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Deals for renewables platforms send European power M&A to new heights in 2021

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Wind turbines under construction near Biegen, Germany. Numerous renewables developers were bought in 2021 as Europe recorded €80 billion of M&A transactions.
Source: Sean Gallup/Getty Images News via Getty Images

The acquisition of renewable energy developers with lucrative project pipelines helped propel European power sector deal-making activity in 2021 to its highest level in at least six years.

European power and gas companies announced or closed 788 M&A transactions during the year, according to S&P Global Market Intelligence data, with aggregate deal value close to €80 billion.

The early part of 2021 in particular saw frenzied activity, with the first quarter recording more M&A transactions than any of the preceding 24 quarters, driven in part by fallout from the pandemic.

Within 2021's total are numerous deals where utilities, oil supermajors or other investors acquired specialist renewables companies to gain access to experienced management teams and gigawatt-scale development pipelines.

"In 2021, the number of developers and technology providers that have been bought have represented a significant part of what we do," said Clément Weber of Green Giraffe, a financial advisory firm focused on renewables.

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'Fierce' competition

Such deals included Engie SA partnering with Crédit Agricole Assurances SA to buy Spanish renewable power producer Eolia Renovables de Inversiones SCR SA, and Ørsted A/S taking over Brookfield Renewable Partners LP's onshore wind business in Ireland and the U.K. EDP Renováveis SA also made its first steps in the Asia-Pacific region, agreeing to acquire a majority stake in Singapore-headquartered developer Sunseap Group Pte. Ltd.

Financial players like J.P. Morgan Investment Management Inc., EQT Partners AB and APG Asset Management NV also took stakes in European renewables developers in 2021.

"Competition in the industry is fierce and more and more financial investors are willing to take more development risk," said Michael Ebner, managing director of sustainable infrastructure at KGAL Investment Management GmbH & Co. KG, which agreed in early January 2022 to buy half of German wind and solar developer GP Joule Projekt GmbH & Co. KG.

One difficulty with these kinds of transactions, however, is accurately valuing a project pipeline, especially if the target companies are active across multiple countries and have assets at different stages of development.

The value in a ready-made platform is in the experience of its management team and the expectation that a market will exist for its projects, according to Iñigo Asensio, managing director of M&A and investments at Matrix Renewables Spain SL, who said platforms are being traded at a "huge premium" as a result.

"The people have so much value that if tomorrow they leave the company, you lose your future," Asensio said in an interview. "That's the reality."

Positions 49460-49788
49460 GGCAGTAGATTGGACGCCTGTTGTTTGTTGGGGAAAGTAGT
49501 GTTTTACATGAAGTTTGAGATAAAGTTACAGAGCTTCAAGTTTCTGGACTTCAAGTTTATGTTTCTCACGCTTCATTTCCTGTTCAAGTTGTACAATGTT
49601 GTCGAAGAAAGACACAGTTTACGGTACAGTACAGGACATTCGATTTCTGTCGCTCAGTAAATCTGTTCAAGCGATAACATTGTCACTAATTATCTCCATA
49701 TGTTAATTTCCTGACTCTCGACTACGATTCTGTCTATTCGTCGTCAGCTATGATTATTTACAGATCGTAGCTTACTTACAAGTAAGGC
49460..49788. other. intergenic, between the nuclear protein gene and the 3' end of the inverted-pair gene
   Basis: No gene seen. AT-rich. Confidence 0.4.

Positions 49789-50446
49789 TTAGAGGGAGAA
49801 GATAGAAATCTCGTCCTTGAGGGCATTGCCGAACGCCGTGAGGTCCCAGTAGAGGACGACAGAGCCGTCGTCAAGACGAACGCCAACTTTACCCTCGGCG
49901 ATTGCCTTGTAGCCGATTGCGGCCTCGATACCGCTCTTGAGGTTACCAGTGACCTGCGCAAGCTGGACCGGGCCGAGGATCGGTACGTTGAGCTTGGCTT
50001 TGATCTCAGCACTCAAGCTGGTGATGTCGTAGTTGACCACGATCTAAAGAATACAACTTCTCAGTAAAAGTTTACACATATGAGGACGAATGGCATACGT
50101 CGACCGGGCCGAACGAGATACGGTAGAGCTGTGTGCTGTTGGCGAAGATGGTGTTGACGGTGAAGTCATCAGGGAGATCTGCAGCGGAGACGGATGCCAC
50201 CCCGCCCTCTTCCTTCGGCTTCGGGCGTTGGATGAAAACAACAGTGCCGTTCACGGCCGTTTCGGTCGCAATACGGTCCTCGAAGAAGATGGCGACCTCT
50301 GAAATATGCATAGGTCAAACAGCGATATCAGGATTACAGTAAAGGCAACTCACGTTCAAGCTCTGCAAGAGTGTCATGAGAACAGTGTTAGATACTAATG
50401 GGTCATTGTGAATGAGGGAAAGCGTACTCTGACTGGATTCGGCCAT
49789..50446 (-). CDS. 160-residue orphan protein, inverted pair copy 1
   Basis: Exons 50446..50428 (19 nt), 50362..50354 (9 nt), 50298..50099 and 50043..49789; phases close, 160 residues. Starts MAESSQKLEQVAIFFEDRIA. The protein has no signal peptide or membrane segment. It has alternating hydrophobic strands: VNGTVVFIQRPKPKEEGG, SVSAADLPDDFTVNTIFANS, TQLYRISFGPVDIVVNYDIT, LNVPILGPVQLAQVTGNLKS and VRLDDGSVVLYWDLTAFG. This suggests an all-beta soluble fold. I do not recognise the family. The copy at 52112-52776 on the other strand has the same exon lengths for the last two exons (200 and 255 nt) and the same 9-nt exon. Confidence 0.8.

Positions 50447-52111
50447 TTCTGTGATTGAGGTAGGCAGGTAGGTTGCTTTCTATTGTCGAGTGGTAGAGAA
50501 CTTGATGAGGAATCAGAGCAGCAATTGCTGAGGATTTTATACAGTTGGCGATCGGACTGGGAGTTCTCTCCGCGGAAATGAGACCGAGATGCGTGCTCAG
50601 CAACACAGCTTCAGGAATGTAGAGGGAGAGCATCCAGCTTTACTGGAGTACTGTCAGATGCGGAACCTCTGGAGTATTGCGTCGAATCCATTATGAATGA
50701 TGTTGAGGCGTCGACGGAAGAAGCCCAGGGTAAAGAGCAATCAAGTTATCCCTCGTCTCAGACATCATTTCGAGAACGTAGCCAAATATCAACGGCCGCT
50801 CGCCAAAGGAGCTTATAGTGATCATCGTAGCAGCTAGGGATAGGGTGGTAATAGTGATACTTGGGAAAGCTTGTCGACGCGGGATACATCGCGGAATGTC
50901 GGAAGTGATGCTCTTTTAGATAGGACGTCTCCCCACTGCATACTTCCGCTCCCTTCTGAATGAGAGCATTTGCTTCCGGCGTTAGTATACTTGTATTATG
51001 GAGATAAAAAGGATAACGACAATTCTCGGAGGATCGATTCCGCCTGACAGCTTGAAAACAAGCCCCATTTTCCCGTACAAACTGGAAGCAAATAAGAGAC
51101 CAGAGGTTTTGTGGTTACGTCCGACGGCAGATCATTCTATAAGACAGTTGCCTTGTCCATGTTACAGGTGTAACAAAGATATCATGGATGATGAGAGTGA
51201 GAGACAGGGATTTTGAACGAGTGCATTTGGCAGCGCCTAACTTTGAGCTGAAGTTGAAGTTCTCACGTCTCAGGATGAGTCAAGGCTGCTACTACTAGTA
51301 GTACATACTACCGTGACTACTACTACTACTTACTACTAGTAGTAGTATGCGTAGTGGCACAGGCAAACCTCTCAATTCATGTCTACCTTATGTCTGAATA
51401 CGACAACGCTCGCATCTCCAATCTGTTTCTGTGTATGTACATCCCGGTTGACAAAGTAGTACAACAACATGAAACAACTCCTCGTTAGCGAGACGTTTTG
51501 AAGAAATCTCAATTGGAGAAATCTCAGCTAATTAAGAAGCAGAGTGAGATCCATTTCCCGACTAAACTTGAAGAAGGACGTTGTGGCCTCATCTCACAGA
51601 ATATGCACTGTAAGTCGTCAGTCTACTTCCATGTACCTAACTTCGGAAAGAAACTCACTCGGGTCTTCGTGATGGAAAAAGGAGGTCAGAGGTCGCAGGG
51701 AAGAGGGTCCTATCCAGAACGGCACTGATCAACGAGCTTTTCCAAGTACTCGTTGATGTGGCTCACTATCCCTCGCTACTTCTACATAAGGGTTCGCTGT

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Future deal flow

Sustaining the level of deal flow surrounding traditional renewables platforms might be difficult in the near term given the level of consolidation that has already occurred across Europe.

"I don't see the right [operating] volume in the existing platforms today," Asensio said. "[They] need to become more mature in order for third parties to have the appetite to buy."

However, opportunities are now emerging in nascent sectors like floating wind, electric vehicle charging and other clean technology companies. "There is enough that is created new companies, new pipelines, new ideas that the number of platforms is still continuing to increase," Green Giraffe's Weber said in an interview.

New types of deals — beyond just traditional acquisitions — are also appearing, including early-stage partnerships combining smaller players and heavyweight investors.

"We see more and more M&A transactions that are ... almost cooperation agreements between a local partner that knows everything that needs to be done [in project development] and an international, deep-pocketed, strategic player," Weber said.

'Piles of cash'

Such opportunities could appeal to oil supermajors which, as a result of high gas and electricity prices, "are sitting on piles of cash" that needs to be invested, according to Sunny Aurora, a partner in the power and utilities team at consultancy EY.

"My personal view is that in the drive toward electrification, you will see a lot more investment [in renewables] from companies like these," he said in an interview.

The likes of BP PLC and TotalEnergies SE are going big on offshore wind and have also bought development companies in the past to organically grow their renewable power portfolios. The companies have targets to reach 50 GW and 100 GW of renewables capacity, respectively, by 2030.

Utilities and oil companies "can cover even more of the value chain" than purely financial investors, according to Francesco Cacciabue, partner and CFO at renewables fund manager Glennmont Partners, including areas like distribution and retail supply.

Buying or partnering with specialist development teams "gives them firepower in terms of megawatts," Cacciabue said in an interview.